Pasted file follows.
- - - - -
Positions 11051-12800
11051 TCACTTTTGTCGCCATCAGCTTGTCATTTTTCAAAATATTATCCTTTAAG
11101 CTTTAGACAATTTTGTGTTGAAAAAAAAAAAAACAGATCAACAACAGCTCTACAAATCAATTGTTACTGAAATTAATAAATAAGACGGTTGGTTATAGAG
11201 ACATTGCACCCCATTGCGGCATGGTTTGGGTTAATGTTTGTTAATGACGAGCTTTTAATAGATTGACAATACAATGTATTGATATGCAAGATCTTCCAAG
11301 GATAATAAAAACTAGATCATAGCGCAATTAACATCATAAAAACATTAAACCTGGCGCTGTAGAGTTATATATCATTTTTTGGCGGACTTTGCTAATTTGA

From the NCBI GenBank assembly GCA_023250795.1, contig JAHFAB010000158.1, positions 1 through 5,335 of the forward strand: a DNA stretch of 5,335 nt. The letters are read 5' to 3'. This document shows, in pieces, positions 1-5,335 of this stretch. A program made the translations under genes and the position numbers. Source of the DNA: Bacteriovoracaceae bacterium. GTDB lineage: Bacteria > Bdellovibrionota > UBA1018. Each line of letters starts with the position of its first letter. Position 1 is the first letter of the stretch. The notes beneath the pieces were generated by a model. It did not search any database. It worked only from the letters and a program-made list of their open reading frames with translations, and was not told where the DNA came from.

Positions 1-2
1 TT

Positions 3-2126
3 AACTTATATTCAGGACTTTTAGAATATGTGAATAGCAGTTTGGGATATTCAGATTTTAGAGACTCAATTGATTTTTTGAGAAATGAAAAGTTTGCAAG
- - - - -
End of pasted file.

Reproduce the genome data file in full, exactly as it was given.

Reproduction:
Positions 11051-12800
11051 TCACTTTTGTCGCCATCAGCTTGTCATTTTTCAAAATATTATCCTTTAAG
11101 CTTTAGACAATTTTGTGTTGAAAAAAAAAAAAACAGATCAACAACAGCTCTACAAATCAATTGTTACTGAAATTAATAAATAAGACGGTTGGTTATAGAG
11201 ACATTGCACCCCATTGCGGCATGGTTTGGGTTAATGTTTGTTAATGACGAGCTTTTAATAGATTGACAATACAATGTATTGATATGCAAGATCTTCCAAG
11301 GATAATAAAAACTAGATCATAGCGCAATTAACATCATAAAAACATTAAACCTGGCGCTGTAGAGTTATATATCATTTTTTGGCGGACTTTGCTAATTTGA

From the NCBI GenBank assembly GCA_023250795.1, contig JAHFAB010000158.1, positions 1 through 5,335 of the forward strand: a DNA stretch of 5,335 nt. The letters are read 5' to 3'. This document shows, in pieces, positions 1-5,335 of this stretch. A program made the translations under genes and the position numbers. Source of the DNA: Bacteriovoracaceae bacterium. GTDB lineage: Bacteria > Bdellovibrionota > UBA1018. Each line of letters starts with the position of its first letter. Position 1 is the first letter of the stretch. The notes beneath the pieces were generated by a model. It did not search any database. It worked only from the letters and a program-made list of their open reading frames with translations, and was not told where the DNA came from.

Positions 1-2
1 TT

Positions 3-2126
3 AACTTATATTCAGGACTTTTAGAATATGTGAATAGCAGTTTGGGATATTCAGATTTTAGAGACTCAATTGATTTTTTGAGAAATGAAAAGTTTGCAAG